Pomegranate extract could inhibit the virus that causes COVID-19

Researchers in Italy have conducted a study demonstrating the potential antiviral effects of pomegranate extract against severe acute respiratory syndrome coronavirus 2 (SAR-CoV-2) – the agent that causes coronavirus disease 2019 (COVID-19).

Pomegranate

Image Credit: Agave Studio/Shutterstock.com

The team found that constituents in extracts obtained from pomegranate peels (PPE) inhibited the binding of SARS-CoV-2 to the human host cell receptor angiotensin-converting enzyme 2 (ACE2) in vitro.

PPE compounds also inhibited the activity of the SARS-CoV-2 main protease 3CL pro, which the virus needs to replicate and survive within the host cell.

Although further studies will be determinant to assess the efficacy of this extract in vivo, our results open up new promising opportunities to employ natural extracts for the development of effective and innovative therapies in the fight against SARS-CoV-2,”

Fabio Apone, Arterra Bioscience SPA

A pre-print version of the paper is available on the bioRxiv* server, while the article undergoes peer review.

One of the most serious pandemics in human history

Since SARS-CoV-2 was first identified in Wuhan, China, late last year (2019), its unprecedented spread has led to one of the most serious pandemics in human history.

The COVID-19 pandemic has now caused more than 64.1 million infections worldwide and claimed the lives of more than 1.48 million people.

While the infection usually only causes mild symptoms, some individuals develop a severe disease that causes multiple organ damage.

SARS-CoV-2 mainly targets tissues that express high levels of ACE2 – the human receptor that the virus uses to gain host cell entry.

Since the airways express high levels of ACE2, individuals who experience severe disease often develop viral pneumonia or acute respiratory distress syndrome, which can lead to respiratory failure.

Although significant efforts have been made to develop therapeutic strategies, no effective drugs or vaccines are yet available.

The main viral structure SARS-CoV-2 uses to access host cells is the surface Spike protein, which attaches to the ACE2 receptor via its receptor-binding domain.

Inhibiting Spike and ACE2 binding still represents one of the most popular strategies for controlling SARS-CoV-2,”

Where might plants compounds come in?

Plant extracts are rich in bioactive molecules such as polyphenols that play vital roles in plant survival by protecting against pathogens such as bacteria, viruses, and fungi.

Several studies have previously demonstrated the antiviral potential of some types of polyphenols against a range of viral infections, including influenza, Epstein-Barr virus, and herpes simplex virus.

Several reports of the potential antiviral activity of plant extracts against SARS-CoV-2 infection have also suggested that plant polyphenols could be potential drug candidates for COVID-19 treatments.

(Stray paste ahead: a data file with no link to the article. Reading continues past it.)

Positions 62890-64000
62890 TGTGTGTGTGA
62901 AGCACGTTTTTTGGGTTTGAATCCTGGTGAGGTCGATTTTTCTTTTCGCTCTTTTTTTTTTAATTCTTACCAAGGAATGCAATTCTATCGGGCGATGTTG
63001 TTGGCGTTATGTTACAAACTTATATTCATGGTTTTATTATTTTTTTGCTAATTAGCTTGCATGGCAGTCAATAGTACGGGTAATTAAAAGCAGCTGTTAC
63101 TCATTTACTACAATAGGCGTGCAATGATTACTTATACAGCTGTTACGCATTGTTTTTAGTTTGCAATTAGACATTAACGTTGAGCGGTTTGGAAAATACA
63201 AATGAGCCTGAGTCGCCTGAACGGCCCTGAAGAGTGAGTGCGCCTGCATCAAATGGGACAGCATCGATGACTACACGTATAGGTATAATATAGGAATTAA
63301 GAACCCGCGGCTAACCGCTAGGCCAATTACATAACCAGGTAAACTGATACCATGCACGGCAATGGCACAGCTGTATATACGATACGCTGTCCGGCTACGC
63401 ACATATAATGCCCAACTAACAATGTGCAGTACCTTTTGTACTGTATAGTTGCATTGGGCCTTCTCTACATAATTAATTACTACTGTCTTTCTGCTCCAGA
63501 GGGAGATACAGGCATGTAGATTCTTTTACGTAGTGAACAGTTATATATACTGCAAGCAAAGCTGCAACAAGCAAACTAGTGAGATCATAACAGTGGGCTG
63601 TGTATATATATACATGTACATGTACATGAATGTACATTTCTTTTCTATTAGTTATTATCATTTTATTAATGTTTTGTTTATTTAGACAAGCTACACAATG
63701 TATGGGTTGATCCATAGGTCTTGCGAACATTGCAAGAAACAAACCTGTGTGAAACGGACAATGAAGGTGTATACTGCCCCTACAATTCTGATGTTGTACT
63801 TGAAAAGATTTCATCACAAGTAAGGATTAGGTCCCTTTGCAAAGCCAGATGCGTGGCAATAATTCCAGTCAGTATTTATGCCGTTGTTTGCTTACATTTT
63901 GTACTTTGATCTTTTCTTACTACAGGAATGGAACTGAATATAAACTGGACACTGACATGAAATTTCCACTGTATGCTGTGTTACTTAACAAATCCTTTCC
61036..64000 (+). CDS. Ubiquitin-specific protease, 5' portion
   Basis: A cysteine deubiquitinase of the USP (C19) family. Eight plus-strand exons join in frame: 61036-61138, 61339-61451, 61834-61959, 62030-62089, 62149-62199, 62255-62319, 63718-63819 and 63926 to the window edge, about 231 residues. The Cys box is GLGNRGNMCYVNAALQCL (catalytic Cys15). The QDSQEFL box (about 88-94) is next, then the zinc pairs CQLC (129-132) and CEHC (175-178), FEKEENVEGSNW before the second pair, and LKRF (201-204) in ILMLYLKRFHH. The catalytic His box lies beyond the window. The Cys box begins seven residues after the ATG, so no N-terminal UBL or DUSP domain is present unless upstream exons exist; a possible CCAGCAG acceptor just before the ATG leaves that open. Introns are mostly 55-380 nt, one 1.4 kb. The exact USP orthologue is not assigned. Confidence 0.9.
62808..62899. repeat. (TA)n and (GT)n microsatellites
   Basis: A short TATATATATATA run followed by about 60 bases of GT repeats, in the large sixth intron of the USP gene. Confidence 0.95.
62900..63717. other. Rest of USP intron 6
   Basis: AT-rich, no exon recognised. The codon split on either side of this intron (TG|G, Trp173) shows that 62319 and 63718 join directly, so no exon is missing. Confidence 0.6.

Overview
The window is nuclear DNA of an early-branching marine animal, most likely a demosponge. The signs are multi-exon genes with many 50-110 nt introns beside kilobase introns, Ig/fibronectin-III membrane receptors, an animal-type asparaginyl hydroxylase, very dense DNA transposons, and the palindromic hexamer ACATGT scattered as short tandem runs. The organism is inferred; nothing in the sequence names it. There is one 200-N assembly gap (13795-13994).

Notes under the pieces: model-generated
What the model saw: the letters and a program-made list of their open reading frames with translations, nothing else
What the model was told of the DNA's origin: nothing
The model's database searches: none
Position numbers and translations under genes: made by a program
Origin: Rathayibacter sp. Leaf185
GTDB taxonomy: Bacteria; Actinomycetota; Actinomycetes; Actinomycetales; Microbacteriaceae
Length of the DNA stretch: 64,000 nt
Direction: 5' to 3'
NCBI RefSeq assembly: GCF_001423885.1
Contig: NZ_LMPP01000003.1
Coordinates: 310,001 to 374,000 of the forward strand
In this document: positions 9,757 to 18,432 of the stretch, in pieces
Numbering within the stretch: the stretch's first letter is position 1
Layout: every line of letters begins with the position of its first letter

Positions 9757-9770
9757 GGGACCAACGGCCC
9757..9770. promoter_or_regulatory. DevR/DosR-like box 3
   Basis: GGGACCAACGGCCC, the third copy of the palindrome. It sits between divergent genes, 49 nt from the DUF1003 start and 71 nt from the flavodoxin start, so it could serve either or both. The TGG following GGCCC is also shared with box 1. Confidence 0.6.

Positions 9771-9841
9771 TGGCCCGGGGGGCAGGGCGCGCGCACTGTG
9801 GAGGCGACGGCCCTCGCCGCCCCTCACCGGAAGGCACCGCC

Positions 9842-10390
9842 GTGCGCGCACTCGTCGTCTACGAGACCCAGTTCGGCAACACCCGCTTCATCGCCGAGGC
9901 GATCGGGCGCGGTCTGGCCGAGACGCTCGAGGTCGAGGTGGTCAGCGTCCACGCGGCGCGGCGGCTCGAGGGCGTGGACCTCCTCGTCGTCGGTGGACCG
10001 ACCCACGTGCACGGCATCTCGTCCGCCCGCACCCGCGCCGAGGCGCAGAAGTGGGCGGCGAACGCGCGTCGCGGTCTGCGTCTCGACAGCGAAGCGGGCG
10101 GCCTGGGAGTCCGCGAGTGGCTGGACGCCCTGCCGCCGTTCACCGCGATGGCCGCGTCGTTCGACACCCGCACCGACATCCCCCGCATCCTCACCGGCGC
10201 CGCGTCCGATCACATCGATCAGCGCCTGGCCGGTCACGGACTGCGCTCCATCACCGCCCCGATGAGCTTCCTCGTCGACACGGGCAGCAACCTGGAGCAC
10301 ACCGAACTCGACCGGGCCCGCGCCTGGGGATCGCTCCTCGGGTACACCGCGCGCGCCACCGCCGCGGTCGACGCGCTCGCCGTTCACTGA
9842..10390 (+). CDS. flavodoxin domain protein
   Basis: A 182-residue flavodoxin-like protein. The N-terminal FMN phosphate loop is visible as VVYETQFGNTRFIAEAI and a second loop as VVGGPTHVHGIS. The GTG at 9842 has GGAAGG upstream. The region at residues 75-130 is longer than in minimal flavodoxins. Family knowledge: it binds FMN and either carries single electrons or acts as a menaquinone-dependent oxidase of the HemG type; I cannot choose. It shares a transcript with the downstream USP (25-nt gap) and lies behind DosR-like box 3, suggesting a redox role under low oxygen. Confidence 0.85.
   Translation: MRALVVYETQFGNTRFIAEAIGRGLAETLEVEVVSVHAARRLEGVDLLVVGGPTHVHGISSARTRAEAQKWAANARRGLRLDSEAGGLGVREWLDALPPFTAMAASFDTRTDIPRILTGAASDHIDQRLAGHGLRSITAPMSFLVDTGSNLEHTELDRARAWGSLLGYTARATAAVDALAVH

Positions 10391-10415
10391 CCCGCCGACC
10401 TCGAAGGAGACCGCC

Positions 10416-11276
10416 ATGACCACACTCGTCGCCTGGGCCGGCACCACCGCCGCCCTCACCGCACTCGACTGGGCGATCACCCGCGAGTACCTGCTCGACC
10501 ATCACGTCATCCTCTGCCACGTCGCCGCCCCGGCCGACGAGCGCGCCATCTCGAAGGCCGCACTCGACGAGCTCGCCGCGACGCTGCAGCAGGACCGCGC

Many molecular docking studies have suggested that polyphenols such as curcumin, kaempferol, catechin, naringenin, and quercetin may inhibit the activity and replication of SARS-CoV-2.

“One study also suggested that the binding of two polyphenols, punicalagin, and theaflavin, to the Spike protein, could be exploited as a strategy to inhibit the virus entry into human cells,” write Apone and colleagues.

Furthermore, several studies investigating the antiviral effects of PPE on influenza and the herpes simplex virus have led researchers to hypothesize that these extracts may contain components that are effective against SARS-CoV-2.

What did the researchers do?

Apone and team used in vitro techniques to assess the potential antiviral activity of PPE against SARS-CoV-2.

Punicalagin was the most abundant polyphenol in the PPE, representing 38.9 % of all the polyphenols. This was followed by pedunculagin anomers (16.7%) and punicalin anomers (13.2%).

Using an inhibitor screening kit, the researchers showed that three concentrations of PPE, ranging from 0.04 mg/mL to 1 mg/mL, inhibited the interaction between Spike and ACE2 by up to 74%, in a dose-dependent manner.

Further analysis of PPE’s components revealed that punicalagin was the most effective compound at disrupting this interaction, inhibiting 49% of the Spike–ACE2 binding. This was followed by ellagic acid which inhibited 36% of the interaction.

The researchers also found that incubation of the viral main protease 3CL pro with PPE inhibited the activity of the enzyme by up to 80%.

Punicalagin was again the most effective compound,  inhibiting about 50% of this enzymatic activity, while ellagic acid only inhibited about 10%.

What are the study implications?

The researchers say the findings suggest that PPE may play multiple biological roles in reducing the ability of SARS-CoV-2 to infect host cells.

“The study here presented paves the way for a deeper investigation on the activity of pomegranate peel polyphenols in preventing SARS-CoV-2 infection in vivo and it may also promote new ideas on how to reuse agroindustry byproducts for medical and health care applications,” concludes the team.

*Important Notice

bioRxiv publishes preliminary scientific reports that are not peer-reviewed and, therefore, should not be regarded as conclusive, guide clinical practice/health-related behavior, or treated as established information.

Journal reference:
  • Apone F, et al. A pomegranate peel extract as inhibitor of SARS-CoV-2 Spike binding to human ACE2 (in vitro): a promising source of novel antiviral drugs. bioRxiv, 2020. doi: https://doi.org/10.1101/2020.12.01.406116
Sally Robertson

Written by

Sally Robertson

Sally first developed an interest in medical communications when she took on the role of Journal Development Editor for BioMed Central (BMC), after having graduated with a degree in biomedical science from Greenwich University.

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